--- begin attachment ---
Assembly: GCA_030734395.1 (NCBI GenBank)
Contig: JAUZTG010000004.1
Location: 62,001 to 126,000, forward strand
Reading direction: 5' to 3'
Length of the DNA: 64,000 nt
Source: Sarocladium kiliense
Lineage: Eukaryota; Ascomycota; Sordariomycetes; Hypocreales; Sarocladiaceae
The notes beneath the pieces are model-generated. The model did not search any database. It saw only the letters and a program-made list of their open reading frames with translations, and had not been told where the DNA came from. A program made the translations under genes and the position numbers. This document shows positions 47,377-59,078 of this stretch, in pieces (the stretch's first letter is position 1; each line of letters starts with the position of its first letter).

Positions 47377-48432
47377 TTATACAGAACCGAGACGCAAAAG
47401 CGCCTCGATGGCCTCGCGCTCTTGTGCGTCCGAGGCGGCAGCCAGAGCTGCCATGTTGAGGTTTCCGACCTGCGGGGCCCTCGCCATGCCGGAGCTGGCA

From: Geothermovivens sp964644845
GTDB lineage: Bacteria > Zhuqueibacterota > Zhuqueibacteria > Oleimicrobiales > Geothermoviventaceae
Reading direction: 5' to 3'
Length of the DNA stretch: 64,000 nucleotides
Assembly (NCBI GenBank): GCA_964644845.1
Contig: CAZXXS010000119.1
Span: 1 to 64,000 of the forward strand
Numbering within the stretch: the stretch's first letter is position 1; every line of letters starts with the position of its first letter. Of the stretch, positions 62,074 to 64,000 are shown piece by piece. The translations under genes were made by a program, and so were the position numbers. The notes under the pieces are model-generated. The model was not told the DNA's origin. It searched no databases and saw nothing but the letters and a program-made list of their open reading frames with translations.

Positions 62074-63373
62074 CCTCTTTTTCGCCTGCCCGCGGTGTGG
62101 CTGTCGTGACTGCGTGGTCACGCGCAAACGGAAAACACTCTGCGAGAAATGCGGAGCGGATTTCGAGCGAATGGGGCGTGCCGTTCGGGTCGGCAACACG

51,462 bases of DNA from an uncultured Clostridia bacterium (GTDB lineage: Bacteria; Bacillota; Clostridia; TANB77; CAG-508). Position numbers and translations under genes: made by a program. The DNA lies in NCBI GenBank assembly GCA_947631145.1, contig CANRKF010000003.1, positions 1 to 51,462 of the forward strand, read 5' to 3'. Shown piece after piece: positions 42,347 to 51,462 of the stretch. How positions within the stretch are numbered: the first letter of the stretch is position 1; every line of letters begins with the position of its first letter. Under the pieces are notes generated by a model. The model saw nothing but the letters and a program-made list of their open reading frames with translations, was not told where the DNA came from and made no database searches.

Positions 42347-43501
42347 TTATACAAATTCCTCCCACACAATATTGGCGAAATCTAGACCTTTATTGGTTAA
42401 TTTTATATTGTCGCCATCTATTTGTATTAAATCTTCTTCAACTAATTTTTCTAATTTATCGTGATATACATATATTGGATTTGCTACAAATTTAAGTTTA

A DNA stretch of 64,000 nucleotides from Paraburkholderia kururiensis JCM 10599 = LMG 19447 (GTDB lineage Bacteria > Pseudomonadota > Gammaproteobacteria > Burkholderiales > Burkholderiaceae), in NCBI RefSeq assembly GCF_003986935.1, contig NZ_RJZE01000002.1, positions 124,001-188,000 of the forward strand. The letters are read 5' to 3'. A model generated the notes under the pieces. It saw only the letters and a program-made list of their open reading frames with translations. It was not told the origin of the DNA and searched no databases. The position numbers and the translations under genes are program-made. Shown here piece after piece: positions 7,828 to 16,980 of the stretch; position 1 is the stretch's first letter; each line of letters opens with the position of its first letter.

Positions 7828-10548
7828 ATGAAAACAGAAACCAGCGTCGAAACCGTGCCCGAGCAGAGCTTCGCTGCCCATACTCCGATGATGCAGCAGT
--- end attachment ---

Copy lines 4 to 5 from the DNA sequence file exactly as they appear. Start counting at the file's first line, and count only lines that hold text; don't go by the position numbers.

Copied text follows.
Reading direction: 5' to 3'
Length of the DNA: 64,000 nt